Albuquerque Indian School
Albuquerque Indian School in 1885, Relocated from Duranes to Albuquerque in 1881. - NARA - 292865.tif
Albuquerque Indian School in 1885
Address
12th St. and Indian School Rd.

,
New Mexico
87102

United States
Coordinates35°06′31″N 106°39′20″W / 35.1087°N 106.6555°W / 35.1087; -106.6555Coordinates: 35°06′31″N 106°39′20″W / 35.1087°N 106.6555°W / 35.1087; -106.6555
Information
TypeNative American boarding school
Established1881
Closed1981
Campus typeSuburban
Color(s)Orange and Black   
MascotBraves
[1]

Albuquerque Indian School (AIS) was a Native American boarding school in Albuquerque, New Mexico, which operated from 1881 to 1981. It was one of the oldest and largest off-reservation boarding schools in the United States.[2] For most of its history it was run by the Bureau of Indian Affairs (BIA). Like other government boarding schools, AIS was modeled after the Carlisle Indian Industrial School, using strict military-style discipline to strip students of their native identity and assimilate them into white American culture. The curriculum focused on literacy and vocational skills, with field work components on farms or railroads for boys and as domestic help for girls. In the 1930s, as the philosophy around Indian education changed, the school shifted away from the military approach and offered more training in traditional crafts like pottery, weaving, and silversmithing.[2]

In 1977, administration of the school was taken over by the All Indian Pueblo Council, a coalition of the 20 Pueblos in New Mexico and Texas. By this point the campus was in disrepair and it closed soon afterward. Most of the abandoned school buildings burned down and were razed between 1981 and 1993.[1] As of 2022 the sole remaining building is the Employees' New Dormitory and Club.

History

The school opened in 1881 in an adobe hacienda in Duranes, a village just north of Albuquerque which was later absorbed by the city. It was operated by the Presbyterian Board of Home Missions under contract to the Department of the Interior and had an initial enrollment of 40. In 1882, the school moved to its permanent site at 12th Street and Indian School Road. By 1884, the enrollment was 158. It became directly operated by the BIA in 1886.[1][3] In 1925, the school expanded from primary grades to high school, and enrollment peaked at about 1,400 students in the 1930s.[4]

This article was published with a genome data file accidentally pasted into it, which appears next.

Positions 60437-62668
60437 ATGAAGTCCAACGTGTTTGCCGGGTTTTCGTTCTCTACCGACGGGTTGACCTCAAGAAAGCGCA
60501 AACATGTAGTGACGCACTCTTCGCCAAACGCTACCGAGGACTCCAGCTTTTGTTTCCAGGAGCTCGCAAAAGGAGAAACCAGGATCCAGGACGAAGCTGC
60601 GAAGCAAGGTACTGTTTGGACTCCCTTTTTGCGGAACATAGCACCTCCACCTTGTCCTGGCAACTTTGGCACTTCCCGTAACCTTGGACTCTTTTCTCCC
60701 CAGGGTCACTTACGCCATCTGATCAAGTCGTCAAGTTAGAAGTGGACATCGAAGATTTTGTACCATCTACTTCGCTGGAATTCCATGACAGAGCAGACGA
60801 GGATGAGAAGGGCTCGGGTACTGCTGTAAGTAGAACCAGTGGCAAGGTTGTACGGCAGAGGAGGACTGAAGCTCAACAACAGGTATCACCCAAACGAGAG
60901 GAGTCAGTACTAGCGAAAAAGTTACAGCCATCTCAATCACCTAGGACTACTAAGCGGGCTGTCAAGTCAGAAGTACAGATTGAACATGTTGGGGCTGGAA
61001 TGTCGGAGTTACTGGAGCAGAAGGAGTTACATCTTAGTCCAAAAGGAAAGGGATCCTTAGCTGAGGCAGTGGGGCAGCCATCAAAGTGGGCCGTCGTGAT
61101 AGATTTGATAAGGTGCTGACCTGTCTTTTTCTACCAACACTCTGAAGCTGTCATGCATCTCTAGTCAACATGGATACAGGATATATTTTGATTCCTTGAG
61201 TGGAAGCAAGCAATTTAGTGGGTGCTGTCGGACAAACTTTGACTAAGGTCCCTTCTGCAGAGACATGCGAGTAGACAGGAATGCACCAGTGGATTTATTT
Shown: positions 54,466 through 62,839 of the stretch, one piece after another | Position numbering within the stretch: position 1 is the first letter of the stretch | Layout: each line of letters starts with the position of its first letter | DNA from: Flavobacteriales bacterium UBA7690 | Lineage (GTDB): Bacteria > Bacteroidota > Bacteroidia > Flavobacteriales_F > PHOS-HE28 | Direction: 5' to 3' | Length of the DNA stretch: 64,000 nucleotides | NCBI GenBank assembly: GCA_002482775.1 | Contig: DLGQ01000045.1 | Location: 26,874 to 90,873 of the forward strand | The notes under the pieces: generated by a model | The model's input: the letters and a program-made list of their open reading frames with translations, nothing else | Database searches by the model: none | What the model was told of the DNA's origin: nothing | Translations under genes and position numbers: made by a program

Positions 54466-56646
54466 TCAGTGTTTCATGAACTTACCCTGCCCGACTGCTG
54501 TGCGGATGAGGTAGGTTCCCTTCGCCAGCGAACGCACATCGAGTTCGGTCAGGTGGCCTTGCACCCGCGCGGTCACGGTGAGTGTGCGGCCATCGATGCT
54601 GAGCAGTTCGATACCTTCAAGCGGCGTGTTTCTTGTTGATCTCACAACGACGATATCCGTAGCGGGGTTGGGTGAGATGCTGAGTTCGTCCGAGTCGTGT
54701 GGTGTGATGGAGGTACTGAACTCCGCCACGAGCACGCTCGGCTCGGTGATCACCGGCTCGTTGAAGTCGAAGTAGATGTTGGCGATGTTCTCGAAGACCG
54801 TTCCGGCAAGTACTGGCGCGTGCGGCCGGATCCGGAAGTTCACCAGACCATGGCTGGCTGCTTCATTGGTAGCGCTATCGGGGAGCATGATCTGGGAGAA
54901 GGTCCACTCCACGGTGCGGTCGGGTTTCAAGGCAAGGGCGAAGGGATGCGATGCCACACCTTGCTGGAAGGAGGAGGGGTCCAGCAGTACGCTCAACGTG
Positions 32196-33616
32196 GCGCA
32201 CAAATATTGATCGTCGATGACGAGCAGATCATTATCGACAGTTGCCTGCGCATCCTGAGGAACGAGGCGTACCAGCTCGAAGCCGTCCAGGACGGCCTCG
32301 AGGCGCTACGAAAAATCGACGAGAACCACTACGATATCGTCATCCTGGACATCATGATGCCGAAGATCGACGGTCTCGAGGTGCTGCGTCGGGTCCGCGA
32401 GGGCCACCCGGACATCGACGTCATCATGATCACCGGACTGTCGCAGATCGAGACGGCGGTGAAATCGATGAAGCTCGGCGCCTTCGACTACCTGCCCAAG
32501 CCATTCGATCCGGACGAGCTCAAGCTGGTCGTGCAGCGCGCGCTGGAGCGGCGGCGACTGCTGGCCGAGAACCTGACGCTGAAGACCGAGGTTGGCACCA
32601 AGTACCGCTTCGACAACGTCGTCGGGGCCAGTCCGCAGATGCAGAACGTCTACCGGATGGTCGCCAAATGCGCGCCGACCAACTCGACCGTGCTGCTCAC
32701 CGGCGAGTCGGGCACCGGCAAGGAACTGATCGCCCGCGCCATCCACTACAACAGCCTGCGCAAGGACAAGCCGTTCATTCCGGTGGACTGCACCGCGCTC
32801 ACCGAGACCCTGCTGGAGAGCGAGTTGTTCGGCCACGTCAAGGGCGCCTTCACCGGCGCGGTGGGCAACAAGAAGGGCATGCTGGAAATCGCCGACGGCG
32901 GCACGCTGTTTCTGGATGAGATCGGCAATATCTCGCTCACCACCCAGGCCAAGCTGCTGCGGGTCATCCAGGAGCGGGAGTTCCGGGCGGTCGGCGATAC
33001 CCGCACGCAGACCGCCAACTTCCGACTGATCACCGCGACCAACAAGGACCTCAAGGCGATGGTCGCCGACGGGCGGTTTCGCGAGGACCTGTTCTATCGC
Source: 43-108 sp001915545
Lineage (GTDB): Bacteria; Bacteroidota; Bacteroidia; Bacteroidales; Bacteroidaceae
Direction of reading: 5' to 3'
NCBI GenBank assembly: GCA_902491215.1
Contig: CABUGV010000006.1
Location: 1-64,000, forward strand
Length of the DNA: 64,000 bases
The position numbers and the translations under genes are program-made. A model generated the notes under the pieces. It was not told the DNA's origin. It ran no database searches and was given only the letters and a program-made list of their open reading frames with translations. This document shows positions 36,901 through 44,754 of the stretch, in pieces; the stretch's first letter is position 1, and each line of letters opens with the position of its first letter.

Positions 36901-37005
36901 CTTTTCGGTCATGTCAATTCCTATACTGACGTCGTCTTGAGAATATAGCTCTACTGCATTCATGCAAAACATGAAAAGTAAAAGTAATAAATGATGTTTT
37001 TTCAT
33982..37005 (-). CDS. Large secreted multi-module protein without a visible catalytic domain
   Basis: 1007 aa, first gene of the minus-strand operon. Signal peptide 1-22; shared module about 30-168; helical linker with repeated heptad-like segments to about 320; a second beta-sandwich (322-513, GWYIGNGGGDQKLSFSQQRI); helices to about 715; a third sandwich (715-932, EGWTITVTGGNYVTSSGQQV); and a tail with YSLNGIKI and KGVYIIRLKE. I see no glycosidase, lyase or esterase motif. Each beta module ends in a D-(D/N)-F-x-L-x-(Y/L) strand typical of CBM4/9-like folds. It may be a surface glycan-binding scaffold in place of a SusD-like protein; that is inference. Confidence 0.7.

Girls in a sewing class at AIS, circa 1910
Girls in a sewing class at AIS, circa 1910

Enrollment declined, with prospective students instead enrolling in to on-or near reservation public schools, after the 1953 Indian Termination Act. Following the Indian Self-Determination Act of 1975, the All Indian Pueblo Council (AIPC), a coalition of the 20 Pueblos in New Mexico and Texas, requested and was awarded a contract to operate the school starting in the 1977–78 school year. AIS thus became the first BIA school to be transferred to local tribal control.[5] By this point the campus was in poor condition and the AIPC began advocating to move its students to the Santa Fe Indian School campus instead.[6] The BIA agreed to the move after 22 students had to be treated for carbon monoxide poisoning due to a faulty furnace in early 1981.[7] The merger into Santa Fe Indian School was completed later in the year and AIS ceased to exist as an independent entity.[1]

Employees' New Dormitory and Club, the sole remaining building
Employees' New Dormitory and Club, the sole remaining building

Post-closure